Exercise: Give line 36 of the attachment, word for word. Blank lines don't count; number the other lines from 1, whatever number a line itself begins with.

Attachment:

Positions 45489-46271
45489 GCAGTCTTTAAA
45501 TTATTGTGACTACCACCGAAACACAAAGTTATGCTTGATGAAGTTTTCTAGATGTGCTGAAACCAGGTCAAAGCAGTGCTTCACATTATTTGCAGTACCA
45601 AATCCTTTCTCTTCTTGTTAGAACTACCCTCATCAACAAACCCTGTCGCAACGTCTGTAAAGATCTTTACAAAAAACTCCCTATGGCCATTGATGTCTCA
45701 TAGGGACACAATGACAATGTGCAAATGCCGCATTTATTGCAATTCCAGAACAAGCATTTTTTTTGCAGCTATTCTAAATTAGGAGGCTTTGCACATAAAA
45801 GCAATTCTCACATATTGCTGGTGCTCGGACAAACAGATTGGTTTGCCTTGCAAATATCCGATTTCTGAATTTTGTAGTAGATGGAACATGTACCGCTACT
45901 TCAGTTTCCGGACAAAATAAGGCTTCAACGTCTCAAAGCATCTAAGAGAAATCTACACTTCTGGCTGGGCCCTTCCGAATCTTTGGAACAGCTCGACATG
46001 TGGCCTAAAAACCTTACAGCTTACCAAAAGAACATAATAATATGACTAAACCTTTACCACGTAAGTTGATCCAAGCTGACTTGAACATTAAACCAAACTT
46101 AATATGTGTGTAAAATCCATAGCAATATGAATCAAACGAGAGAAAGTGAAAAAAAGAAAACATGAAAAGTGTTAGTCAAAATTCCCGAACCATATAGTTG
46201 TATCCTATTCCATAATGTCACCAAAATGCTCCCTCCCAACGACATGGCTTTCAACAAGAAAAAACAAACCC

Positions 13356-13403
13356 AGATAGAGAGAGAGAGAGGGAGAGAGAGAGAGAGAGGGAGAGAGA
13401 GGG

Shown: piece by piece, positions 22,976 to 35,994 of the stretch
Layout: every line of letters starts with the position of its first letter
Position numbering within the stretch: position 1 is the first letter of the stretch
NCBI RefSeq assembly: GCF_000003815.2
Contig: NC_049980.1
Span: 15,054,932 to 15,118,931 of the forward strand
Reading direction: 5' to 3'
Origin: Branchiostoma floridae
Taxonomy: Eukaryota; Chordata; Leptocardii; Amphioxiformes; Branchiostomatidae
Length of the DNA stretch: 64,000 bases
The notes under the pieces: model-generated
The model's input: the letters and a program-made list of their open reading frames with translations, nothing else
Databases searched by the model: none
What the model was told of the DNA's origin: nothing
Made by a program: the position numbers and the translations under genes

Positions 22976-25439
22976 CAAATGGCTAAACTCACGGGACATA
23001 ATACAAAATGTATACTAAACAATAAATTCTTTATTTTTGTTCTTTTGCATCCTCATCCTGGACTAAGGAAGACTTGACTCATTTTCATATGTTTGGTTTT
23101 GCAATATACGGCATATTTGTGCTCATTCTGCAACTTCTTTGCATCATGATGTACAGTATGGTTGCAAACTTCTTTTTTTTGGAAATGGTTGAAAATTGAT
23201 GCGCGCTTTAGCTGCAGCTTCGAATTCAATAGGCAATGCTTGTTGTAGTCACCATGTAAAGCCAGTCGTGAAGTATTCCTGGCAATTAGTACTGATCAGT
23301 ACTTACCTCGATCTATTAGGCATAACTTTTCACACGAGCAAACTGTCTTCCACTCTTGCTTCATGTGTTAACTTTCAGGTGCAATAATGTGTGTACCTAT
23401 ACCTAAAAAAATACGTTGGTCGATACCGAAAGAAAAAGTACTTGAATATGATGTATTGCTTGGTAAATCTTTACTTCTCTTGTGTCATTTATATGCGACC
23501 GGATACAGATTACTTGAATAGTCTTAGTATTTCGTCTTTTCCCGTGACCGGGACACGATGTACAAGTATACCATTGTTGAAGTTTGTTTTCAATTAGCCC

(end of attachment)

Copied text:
23501 GGATACAGATTACTTGAATAGTCTTAGTATTTCGTCTTTTCCCGTGACCGGGACACGATGTACAAGTATACCATTGTTGAAGTTTGTTTTCAATTAGCCC